How infusing analytics into journalism programs is improving future workforce skills
Liberal arts students have a long history of math and statistics aversion — and many do not consider themselves naturally talented in these disciplines. But as social media and the ability to peer into troves of data emanating from many different sources become more the order of the day in fields like journalism, marketing, and advertising, college grads are finding themselves competing in job markets where employers want analytics skills.
“The first thing I hear from students when they get exposed to analytics is that they’re not good in math, but I tell them, that’s not true,” said associate professor Heather Shoenberger, who is in charge of the Insight and Analytics Lab at the University of Oregon School of Journalism and Communication.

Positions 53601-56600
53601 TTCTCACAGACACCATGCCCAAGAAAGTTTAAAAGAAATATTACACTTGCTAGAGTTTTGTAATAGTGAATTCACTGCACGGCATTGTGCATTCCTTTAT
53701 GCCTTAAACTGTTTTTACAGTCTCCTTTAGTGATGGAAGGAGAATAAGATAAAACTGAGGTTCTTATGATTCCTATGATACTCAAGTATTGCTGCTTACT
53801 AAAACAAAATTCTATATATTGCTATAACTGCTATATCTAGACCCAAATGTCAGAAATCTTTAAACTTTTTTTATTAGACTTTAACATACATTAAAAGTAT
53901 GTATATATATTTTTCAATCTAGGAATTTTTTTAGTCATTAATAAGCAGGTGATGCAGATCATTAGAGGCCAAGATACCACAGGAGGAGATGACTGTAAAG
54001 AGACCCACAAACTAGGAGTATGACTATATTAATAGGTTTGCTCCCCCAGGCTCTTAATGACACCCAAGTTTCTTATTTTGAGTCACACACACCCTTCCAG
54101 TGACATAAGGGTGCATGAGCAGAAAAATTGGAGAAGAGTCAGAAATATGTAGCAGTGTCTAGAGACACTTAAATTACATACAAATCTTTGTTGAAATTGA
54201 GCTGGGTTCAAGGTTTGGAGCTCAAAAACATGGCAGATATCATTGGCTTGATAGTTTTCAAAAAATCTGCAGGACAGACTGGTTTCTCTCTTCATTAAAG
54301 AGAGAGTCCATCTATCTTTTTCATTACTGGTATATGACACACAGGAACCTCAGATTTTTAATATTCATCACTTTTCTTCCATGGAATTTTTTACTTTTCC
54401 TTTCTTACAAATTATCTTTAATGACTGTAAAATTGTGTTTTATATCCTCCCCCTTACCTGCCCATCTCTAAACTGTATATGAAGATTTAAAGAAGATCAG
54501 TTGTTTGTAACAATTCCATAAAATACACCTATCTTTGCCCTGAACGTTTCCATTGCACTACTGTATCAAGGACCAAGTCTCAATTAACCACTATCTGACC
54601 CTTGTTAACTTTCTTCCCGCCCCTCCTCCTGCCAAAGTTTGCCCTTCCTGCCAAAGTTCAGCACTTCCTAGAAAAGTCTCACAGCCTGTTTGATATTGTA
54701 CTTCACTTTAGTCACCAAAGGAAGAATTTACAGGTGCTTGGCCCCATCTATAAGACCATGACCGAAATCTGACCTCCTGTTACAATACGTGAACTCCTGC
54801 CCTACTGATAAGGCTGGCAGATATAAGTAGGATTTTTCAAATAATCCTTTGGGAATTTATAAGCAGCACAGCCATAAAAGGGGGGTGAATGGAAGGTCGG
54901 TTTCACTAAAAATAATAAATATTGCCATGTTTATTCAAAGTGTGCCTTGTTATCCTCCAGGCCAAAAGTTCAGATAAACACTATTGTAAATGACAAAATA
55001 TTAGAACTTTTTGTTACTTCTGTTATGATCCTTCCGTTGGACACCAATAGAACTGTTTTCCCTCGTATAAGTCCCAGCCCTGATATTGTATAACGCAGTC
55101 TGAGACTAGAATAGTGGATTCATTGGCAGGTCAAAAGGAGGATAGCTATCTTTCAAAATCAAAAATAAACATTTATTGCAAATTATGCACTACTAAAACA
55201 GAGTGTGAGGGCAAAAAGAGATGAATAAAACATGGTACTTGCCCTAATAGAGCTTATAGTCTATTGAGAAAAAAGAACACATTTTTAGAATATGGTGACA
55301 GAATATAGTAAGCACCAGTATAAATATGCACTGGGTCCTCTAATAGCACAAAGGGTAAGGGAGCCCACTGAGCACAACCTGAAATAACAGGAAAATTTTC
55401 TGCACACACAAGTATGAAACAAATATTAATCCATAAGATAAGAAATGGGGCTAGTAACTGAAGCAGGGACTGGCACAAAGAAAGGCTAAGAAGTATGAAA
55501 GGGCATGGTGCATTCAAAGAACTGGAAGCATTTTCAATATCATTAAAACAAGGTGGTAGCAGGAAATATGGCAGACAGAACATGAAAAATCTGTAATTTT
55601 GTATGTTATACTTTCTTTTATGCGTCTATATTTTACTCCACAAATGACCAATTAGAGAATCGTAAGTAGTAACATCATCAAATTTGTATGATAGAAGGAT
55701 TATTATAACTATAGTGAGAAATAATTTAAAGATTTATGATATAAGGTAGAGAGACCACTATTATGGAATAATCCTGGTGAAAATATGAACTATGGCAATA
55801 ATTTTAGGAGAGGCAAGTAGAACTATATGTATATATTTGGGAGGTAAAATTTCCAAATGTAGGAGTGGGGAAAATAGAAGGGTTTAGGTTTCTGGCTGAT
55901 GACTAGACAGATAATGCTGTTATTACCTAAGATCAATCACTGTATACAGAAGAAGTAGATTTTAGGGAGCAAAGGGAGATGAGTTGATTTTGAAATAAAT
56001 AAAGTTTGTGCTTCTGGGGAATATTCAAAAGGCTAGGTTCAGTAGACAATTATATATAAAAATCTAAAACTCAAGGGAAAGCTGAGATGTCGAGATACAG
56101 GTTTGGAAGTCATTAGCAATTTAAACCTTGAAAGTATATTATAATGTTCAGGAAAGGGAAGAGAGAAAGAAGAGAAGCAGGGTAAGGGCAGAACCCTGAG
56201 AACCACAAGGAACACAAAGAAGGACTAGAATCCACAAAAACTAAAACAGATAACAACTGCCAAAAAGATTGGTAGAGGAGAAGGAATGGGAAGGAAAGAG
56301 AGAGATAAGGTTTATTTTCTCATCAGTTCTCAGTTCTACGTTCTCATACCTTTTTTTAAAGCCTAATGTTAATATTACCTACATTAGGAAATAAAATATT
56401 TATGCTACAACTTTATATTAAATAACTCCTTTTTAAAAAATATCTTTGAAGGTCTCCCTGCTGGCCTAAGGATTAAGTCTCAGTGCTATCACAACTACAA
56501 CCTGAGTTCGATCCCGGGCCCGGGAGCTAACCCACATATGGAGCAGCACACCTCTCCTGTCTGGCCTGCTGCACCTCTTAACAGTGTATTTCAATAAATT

Shoenberger’s class primarily focuses on the fundamentals of advertising.
“The students who enroll in these classes are great at creative thinking and at understanding the types of roles in advertising that might be available, but they lack skills in evaluating consumers and in understanding what it is that consumers want,” she said.
Acquiring an understanding of consumer behavior and preferences that enables students to target their ads better, requires work in analytics, big data and statistical analysis.
The University of Oregon entered into partnerships last year with Alteryx, comScore and Shareablee to provide students with data and self-service analytics tools and data. “This venture lets us offer our students vital tools that will prepare them for the rapidly changing job market, and it produces research that will inform the future of advertising and journalism,” said Shoenberger.
In one class project, students worked on creating an advertising buy for selling console games on TV.
“By using data from live TV, the students wanted to create a campaign that would reach the most console game users,” said Shoenberger.